Just then, the largest and loveliest monarch butterfly flew through an open window (no one could remember opening it, in fact, no one knew before that the windows could be opened) and landed on a poster borad that was tucked away in a corner behind the desk.

Now the president of the company was very fond of butterflies. His mother had been a scientist who studied them and his earliest memory was being where the monarchs wintered in the south and watching them fly about them by hte hundreds and thousands, surrounding him in their black and gold and he looked up and saw a sky so blue between the thousands of wings that it nearly made him cry. But of all the thousands of butterflies he had ever seen, this was the largest and most beautiful and he felt a need to get closer to look at it.

He stood up, awed, and rather than frightening it, the butterfly stayed on the poster board, slowly flapping its wings as though it were preening under the attention. The president of the company was too focused on the butterfly to see it, but the woman's boss and her boss's boss blanched the color of day old oatmeal because they knew the very poster board the butterfly had landed on was the stolen presentation of the woman. They held their breaths and hoped the butterfly would fly away.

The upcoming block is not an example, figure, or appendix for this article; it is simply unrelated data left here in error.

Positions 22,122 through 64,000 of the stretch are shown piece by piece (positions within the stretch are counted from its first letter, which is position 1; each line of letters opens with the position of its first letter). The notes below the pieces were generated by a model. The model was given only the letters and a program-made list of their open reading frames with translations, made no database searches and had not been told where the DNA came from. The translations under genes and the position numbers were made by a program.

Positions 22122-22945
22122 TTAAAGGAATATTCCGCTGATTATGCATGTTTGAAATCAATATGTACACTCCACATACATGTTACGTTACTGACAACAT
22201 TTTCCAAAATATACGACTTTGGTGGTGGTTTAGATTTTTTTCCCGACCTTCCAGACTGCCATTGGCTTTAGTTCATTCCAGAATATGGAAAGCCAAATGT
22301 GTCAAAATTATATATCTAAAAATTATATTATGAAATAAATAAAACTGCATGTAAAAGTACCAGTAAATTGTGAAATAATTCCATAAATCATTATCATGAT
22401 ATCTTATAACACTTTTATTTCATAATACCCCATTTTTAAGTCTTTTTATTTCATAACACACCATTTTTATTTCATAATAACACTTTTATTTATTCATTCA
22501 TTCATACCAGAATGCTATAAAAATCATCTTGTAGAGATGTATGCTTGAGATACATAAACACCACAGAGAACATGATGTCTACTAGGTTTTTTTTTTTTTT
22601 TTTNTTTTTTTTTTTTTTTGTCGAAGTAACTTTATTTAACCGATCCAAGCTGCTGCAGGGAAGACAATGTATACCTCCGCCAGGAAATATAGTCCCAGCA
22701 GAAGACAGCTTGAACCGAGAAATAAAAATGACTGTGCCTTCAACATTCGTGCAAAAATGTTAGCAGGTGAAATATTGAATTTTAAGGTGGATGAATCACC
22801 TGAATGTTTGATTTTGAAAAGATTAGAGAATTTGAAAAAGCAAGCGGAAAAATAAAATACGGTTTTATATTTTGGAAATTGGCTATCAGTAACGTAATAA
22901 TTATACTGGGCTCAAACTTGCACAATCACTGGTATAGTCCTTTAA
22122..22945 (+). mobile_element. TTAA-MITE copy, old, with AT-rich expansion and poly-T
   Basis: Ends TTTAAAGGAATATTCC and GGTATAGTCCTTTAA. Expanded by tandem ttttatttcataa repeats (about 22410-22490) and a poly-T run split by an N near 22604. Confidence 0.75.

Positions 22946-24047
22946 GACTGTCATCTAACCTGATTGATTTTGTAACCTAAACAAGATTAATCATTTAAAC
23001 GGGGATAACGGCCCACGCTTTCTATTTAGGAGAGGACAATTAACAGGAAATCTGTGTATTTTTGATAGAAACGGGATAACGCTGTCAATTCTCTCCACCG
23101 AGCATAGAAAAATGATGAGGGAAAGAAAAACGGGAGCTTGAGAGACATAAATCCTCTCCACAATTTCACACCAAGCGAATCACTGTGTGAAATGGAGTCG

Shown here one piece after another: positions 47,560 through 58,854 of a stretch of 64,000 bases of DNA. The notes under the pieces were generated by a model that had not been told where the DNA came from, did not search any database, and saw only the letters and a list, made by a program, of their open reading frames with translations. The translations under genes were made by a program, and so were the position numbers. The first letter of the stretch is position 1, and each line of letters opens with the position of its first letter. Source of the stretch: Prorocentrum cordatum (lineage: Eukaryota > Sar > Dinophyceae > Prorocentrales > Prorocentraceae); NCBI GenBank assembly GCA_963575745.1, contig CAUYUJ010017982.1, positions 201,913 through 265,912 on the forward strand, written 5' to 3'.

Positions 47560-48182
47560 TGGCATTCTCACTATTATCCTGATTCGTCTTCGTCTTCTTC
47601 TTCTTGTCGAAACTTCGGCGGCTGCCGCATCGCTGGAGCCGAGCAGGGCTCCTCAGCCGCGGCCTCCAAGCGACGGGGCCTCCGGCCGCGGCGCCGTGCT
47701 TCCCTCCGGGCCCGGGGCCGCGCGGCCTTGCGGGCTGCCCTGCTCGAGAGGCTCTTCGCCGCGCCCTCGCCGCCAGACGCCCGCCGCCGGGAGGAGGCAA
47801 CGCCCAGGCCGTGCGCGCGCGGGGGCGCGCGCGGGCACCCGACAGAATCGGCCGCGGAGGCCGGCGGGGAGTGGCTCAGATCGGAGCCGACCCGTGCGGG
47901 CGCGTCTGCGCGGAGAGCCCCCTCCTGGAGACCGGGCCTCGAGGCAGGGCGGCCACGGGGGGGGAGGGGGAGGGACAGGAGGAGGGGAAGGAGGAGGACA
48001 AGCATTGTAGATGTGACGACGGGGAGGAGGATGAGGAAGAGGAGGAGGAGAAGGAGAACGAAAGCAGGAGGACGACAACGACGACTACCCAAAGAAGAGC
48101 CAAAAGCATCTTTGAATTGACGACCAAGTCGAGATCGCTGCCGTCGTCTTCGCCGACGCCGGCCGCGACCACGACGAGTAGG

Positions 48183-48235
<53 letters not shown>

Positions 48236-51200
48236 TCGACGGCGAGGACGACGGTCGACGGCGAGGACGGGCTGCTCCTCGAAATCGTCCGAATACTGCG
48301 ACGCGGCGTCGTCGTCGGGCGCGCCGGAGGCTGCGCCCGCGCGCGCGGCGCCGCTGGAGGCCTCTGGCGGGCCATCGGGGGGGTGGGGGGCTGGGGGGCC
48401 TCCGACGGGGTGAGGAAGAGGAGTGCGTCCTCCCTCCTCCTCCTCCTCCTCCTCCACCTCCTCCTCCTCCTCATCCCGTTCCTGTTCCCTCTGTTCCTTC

But the butterfly did not move. It stayed there, preening under the president's attention, until, in a fit of panic, the boss's boss suddenly launched himself at the butterfly, shouting, and swatting at it.

But the butterfly eluded him, quickly walking to the underside of the poster, the part that faced the wall.

The president got annoyed and told the boss's boss to sit down. It was only a butterfly, and the boss's boss sat because there was nothing more he could do.